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Refining the Reservation Policy

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September 08, 2021

What is the issue?

Recently there has been series of changes to the way reservation is implemented.

What changes were made recently?

  • Tamil Nadu Assembly has adopted a Bill to provide 10.5% reservation for Vanniyars within the quota of MBCs and Denotified Communities (DNCs) in admission to higher education and government services.
  • Relying on the 102nd  Constitution Amendment, Supreme Court reiterated that States did not have the power to identify “socially and educationally backward” classes (SEBCs)
  • This forced the Centre to pass the 105th Amendment which again empowers States or Union Territories to prepare their own lists of SEBCs
  • The Central Educational Institutions (Reservation in Admission) Act, 2006  provided for uniform 27% reservation to OBCs which was implemented in all the Central Educational Institutions
  • However, this was not extended to the AIQ seats of State medical and dental colleges
  • From this year onwards, 27% of all-India quota for admissions for medical and dental courses will be reserved for OBCs and 10% for EWS

What are the implications of the recent changes?

  • Recent developments have led to the demand for a caste-based census and removal of the 50% cap on reservation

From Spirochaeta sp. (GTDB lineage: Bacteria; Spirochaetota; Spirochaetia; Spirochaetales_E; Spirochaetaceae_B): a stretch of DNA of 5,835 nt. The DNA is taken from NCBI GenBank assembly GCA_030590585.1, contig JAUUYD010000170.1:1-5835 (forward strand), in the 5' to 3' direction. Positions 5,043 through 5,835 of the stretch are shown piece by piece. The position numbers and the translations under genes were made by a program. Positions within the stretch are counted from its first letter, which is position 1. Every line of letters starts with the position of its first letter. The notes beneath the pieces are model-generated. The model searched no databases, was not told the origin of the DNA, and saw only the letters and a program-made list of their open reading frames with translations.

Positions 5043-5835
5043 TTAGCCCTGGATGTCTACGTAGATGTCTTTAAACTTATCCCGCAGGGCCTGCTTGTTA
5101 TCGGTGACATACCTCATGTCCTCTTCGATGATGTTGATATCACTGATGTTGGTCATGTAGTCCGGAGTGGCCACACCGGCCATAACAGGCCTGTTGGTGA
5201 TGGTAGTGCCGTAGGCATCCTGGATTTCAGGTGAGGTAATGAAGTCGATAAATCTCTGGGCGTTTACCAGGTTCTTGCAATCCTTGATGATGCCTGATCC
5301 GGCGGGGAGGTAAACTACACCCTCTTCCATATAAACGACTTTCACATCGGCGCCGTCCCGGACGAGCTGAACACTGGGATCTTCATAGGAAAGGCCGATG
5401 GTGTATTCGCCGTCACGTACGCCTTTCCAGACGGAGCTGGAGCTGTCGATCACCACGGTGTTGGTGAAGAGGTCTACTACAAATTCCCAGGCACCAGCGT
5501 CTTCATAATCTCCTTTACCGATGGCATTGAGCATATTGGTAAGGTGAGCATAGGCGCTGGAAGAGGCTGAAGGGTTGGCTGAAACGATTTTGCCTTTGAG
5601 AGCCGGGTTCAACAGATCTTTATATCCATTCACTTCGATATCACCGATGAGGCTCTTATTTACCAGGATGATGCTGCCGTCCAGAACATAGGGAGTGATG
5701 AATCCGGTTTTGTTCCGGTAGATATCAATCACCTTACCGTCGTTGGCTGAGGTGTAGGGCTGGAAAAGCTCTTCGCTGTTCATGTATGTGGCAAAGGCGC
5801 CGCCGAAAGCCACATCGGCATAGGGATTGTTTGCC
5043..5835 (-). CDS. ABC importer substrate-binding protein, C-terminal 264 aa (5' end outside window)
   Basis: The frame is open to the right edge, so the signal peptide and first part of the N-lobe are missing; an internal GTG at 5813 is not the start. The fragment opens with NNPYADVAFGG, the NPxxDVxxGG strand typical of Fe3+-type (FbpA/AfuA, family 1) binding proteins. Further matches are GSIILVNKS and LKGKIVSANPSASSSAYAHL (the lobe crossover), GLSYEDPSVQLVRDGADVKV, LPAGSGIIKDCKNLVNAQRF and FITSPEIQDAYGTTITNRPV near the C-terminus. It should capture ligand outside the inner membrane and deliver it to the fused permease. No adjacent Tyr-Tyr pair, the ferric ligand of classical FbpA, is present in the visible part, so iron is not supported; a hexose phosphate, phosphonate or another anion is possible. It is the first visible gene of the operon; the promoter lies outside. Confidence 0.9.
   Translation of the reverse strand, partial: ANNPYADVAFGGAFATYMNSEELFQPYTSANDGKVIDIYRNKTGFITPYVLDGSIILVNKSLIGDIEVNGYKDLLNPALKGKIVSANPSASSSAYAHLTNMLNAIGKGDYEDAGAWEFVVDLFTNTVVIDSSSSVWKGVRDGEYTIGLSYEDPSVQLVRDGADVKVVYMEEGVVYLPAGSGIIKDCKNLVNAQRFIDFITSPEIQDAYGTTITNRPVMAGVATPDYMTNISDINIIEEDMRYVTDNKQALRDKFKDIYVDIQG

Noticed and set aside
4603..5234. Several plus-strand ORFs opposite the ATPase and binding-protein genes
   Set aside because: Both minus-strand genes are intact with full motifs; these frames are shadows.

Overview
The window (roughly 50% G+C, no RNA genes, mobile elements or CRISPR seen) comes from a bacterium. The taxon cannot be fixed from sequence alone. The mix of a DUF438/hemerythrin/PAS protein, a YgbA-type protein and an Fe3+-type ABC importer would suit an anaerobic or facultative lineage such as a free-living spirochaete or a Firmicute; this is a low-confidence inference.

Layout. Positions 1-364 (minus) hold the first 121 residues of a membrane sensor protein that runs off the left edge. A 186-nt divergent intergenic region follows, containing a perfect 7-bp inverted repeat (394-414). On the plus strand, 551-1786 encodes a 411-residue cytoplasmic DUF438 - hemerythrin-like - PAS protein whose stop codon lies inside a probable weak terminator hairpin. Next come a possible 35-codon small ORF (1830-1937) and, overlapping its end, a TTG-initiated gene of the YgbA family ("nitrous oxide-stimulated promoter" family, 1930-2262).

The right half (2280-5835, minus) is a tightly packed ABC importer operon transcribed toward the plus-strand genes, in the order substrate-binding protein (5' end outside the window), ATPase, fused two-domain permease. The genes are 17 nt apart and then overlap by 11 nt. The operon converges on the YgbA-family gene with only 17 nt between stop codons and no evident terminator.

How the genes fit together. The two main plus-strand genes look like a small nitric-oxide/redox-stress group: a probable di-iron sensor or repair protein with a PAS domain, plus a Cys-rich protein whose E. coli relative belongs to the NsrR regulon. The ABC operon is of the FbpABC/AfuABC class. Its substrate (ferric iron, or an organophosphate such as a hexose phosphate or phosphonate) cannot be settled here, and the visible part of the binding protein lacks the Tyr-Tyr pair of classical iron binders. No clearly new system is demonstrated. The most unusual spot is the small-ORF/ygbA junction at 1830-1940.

• Caste Census - The 2011 Socio-Economic and Caste Census’s report was made public five years ago but without the data on caste
  • Karnataka launched a similar exercise in 2015 but the report is not out
  • Caste data alone cannot be used as the basis for breaching the 50% cap on reservation because there is no provision in the Constitution to link the quantum of reservation to the population
  • 50% cap on reservation – Tamil Nadu provides 69% quota for BCs, MBCs, SCs and STs but it was not framed keeping in mind the population of the reserved communities
  • Several other States have breached the cap by  adopting 10% quota for EWS

Indra Sawhney & Others vs Union of India, 1992 - Reservation of any manner shall not exceed 50%

Maratha case 2021 - The 50 per cent ceiling limit for reservation laid down by Indra Sawhney case is on the basis of principle of equality as enshrined in Article 16 of the Constitution.

How can the reservation policy be refined?

  • Sub-categorisation is essential for equitable distribution of reservation benefits among OBCs
  • Rohini Commission  on sub categorisation of OBCs reports that just 10% of the OBC communities have accrued 24.95% of jobs and admissions
  • Frequently revising the income limit in determining the creamy layer
  • Inclusion of factors such as the trend of rise in GDP, inflation, per capita income and rise in the cost of living, etc. while revising the income limit
  • The definition of income needs to change which exempts income from salary and agriculture but takes into account income from other sources
  • The parliamentary committee had said that as on 2016, OBC employees in 78 ministries and departments of the Central government constituted only 21.57% against the quota of 27%
  • Political parties should channel their energies to make substantive and qualitative changes in the way the reservation is implemented
  • Need to develop an evidence-based policy options that can be tailored to meet specific requirements of specific groups
  • An institution like the Equal Opportunities Commission of the United States or the United Kingdom is in need
  • An audit on performance of employers and educational institutions on non-discrimination and equal opportunity  can be undertaken

 

Source: The Hindu

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